How wonderful it would be if all children of reading age had the same hunger for knowledge that Tengo shows throughout the story until his decision to return to the farm. A world of adventure opened for me like windows to the universe when I discovered how I could vicariously experience the wonders of other countries without ever leaving the ghetto of my birthplace.
Need I say more? This theme of the threat by the educated black was hammered mercilessly by Sannie and the oubaas. I do not, however, believe that this is a universally accepted conviction. Education is the key to eliminating prejudicial hatred. Ignorance is the poker that stokes the fires of racism not just against blacks by whites but any minority by any other group that thinks it is superior.
Consider the following concept.
In the black schools and universities, they’re giving us an inferior education — gutter education. Bantu education is designed to make us better slaves. (page 113)
The truth of this presumption may very well have some basis in Africa, but the aim is not to make better slaves as was intimated. That is the kind of fallacy that perpetuates the hate based on fear ideology. There are poor schools in third world countries that try to do the best with what they have and they coexist with far wealthier institutions. But, it is an economic problem, not a social one. Both schools vie with one another for the dollars of the student base. Those who can afford the more prestigious school with the more motivated teachers and more copious supplies do so. The others suffer with less than the best. The motivation is not suppression. It is part of the way of life, a kind of survival of the fittest.
These lines struck a note that reinforces the idea that in our youthful innocence, when we are green like young saplings, we feel no prejudice other than what we learn from others, particularly those from whom we learn — parents and teachers — and our peers who affect us with their experiences and beliefs and infect us with what poisons were unwittingly slipped into their unsuspecting bodies and minds. I saw the relationship of green with innocence immediately and connected the rain, which makes nature green again, to education, which can make the darkness of ignorance light again.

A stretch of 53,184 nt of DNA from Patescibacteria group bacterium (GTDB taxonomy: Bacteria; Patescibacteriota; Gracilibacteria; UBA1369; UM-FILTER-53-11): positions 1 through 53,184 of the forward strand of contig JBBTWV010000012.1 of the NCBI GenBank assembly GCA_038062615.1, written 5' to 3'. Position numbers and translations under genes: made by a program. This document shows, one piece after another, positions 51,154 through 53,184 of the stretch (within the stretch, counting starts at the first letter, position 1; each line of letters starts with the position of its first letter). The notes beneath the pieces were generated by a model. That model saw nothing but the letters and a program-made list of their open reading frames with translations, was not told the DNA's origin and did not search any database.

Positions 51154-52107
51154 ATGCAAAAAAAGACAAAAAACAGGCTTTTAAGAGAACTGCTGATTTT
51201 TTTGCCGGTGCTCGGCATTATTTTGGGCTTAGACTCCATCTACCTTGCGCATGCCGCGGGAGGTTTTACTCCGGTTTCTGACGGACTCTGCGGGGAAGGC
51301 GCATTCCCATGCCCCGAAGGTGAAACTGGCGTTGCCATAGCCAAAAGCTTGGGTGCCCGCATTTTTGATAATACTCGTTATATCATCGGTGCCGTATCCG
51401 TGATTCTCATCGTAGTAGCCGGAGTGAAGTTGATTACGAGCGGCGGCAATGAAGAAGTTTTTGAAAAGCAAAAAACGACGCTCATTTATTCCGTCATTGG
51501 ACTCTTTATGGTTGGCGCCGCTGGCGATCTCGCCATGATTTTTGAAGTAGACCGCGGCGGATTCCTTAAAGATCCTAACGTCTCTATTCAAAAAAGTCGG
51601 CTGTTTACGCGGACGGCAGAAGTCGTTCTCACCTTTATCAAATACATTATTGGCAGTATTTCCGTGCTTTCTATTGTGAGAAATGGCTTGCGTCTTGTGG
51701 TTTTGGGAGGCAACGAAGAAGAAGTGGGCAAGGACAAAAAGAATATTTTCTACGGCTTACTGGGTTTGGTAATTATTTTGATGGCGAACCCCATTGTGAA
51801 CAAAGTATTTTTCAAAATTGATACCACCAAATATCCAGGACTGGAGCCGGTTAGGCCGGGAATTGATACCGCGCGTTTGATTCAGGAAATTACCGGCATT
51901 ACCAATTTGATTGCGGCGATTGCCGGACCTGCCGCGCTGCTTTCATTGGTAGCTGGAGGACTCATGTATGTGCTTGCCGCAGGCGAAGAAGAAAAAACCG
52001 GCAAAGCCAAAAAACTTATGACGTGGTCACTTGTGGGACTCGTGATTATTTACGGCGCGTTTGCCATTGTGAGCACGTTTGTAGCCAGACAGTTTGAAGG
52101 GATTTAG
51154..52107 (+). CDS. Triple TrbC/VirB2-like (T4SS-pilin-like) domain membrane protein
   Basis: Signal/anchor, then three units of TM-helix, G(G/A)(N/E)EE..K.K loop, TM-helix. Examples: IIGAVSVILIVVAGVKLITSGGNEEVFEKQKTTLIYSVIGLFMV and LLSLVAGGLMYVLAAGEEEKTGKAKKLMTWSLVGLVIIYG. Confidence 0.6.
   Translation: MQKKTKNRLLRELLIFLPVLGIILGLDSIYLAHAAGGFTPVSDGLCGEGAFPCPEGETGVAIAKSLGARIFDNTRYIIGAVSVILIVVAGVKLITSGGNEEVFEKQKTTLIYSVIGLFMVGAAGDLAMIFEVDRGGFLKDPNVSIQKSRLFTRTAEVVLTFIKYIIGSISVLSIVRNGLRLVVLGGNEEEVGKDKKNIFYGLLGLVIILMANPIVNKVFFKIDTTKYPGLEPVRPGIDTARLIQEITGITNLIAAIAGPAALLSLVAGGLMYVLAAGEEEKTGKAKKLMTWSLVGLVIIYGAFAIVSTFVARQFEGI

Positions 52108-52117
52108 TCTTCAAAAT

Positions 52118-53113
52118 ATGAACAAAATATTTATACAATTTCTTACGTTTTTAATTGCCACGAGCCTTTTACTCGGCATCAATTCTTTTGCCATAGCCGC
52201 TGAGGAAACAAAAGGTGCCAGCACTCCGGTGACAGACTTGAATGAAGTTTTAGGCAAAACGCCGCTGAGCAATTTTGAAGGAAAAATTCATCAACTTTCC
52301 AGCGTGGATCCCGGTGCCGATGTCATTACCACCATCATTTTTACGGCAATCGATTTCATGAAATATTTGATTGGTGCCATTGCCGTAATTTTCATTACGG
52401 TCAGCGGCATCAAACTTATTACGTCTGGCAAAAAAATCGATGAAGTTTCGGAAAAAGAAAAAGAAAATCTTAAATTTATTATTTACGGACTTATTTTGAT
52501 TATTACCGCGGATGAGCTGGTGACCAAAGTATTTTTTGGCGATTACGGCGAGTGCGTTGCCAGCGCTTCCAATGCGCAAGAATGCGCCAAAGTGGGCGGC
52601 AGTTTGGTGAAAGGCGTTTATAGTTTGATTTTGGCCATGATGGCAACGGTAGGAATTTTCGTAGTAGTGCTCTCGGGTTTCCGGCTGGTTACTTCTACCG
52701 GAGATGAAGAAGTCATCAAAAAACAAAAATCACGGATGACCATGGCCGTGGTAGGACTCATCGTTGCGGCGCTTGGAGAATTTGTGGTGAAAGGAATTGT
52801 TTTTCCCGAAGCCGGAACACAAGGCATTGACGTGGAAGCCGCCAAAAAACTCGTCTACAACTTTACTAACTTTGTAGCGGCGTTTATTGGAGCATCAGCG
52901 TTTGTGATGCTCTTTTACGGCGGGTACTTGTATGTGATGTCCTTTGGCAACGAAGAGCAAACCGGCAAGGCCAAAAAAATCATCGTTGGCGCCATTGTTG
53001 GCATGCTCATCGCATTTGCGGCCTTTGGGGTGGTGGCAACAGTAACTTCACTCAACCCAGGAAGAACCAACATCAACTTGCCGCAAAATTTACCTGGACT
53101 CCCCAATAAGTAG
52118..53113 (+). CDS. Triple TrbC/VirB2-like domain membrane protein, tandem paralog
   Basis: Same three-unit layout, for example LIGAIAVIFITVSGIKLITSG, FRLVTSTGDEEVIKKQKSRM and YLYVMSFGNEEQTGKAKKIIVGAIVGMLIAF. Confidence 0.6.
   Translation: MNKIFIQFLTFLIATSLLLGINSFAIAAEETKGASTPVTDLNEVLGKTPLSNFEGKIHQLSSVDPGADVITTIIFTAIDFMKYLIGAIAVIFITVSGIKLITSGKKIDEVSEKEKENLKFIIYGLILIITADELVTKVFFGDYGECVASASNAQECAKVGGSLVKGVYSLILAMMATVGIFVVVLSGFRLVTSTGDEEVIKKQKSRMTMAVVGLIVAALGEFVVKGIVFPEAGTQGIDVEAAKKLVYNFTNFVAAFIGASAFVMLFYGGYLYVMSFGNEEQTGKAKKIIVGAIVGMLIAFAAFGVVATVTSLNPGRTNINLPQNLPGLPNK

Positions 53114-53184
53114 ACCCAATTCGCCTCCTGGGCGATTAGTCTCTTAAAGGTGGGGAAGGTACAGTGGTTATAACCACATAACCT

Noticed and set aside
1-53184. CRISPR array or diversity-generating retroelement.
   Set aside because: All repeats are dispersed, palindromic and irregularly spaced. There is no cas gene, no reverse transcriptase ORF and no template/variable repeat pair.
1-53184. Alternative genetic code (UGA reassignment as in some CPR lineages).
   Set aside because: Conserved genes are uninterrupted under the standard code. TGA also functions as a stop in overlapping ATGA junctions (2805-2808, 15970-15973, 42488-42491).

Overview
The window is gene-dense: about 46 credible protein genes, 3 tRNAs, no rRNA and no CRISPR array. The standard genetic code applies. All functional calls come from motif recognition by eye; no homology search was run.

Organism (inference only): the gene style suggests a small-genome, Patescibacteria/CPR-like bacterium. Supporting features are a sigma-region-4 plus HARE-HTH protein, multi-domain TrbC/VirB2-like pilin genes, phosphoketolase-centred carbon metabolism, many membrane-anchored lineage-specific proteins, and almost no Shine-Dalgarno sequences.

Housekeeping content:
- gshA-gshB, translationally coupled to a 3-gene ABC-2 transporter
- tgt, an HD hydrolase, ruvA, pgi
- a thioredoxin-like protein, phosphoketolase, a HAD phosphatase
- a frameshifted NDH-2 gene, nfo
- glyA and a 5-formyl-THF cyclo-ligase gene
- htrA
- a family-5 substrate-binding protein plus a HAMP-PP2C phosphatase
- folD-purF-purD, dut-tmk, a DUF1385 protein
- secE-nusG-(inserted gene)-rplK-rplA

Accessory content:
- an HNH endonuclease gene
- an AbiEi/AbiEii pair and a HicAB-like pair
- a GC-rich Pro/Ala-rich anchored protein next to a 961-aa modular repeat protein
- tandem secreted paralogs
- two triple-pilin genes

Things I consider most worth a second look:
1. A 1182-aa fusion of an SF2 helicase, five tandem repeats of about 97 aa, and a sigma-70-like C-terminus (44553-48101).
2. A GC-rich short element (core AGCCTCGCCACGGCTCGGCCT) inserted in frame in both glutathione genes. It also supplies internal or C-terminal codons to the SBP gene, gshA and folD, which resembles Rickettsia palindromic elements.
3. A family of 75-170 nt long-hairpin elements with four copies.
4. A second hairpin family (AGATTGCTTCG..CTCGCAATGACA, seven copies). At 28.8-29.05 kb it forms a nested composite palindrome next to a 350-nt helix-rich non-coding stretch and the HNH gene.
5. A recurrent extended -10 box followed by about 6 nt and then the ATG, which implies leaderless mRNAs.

This Catch-22 goes on even now regarding any conflict that involves two sides each of which wants concessions before concord. For example, one faction won’t give up its guns until peace talks begin while the other side won’t begin talks until the guns are surrendered. These are power struggles that will exist in innumerable forms so long as one group has something the other wants and neither will budge until the other sacrifices something of value — like power, possession, or assets. This is a recurrent theme for which there are countless stories, one for each conflict about man versus man, man against god, or man in conflict with society.
There are passages that remind me that when we feel all is lost and we sink into the unfathomable abyss of despair, we can reach out to someone who can make life seem more worthwhile because of his/her existence. Happiness is sharing even unhappiness with another who is willing to understand, be compassionate, and still remain steadfast and loyal to one another. It was disappointing to see Tengo release his tentative grip on someone he cared for because of the fear of falling into a trap that caught someone else. He had a chance to show integrity and strength. Instead, he succumbed to the fear of failure. Well, we all have our Achilles heels.
Everyone pays for prejudice. It is not inherent. It is learned from those from whom we least expect it. Education is a healing remedy, but by the time education can apply its balm, the cancer had already spread its deadly venom too late to cure the unwilling victim.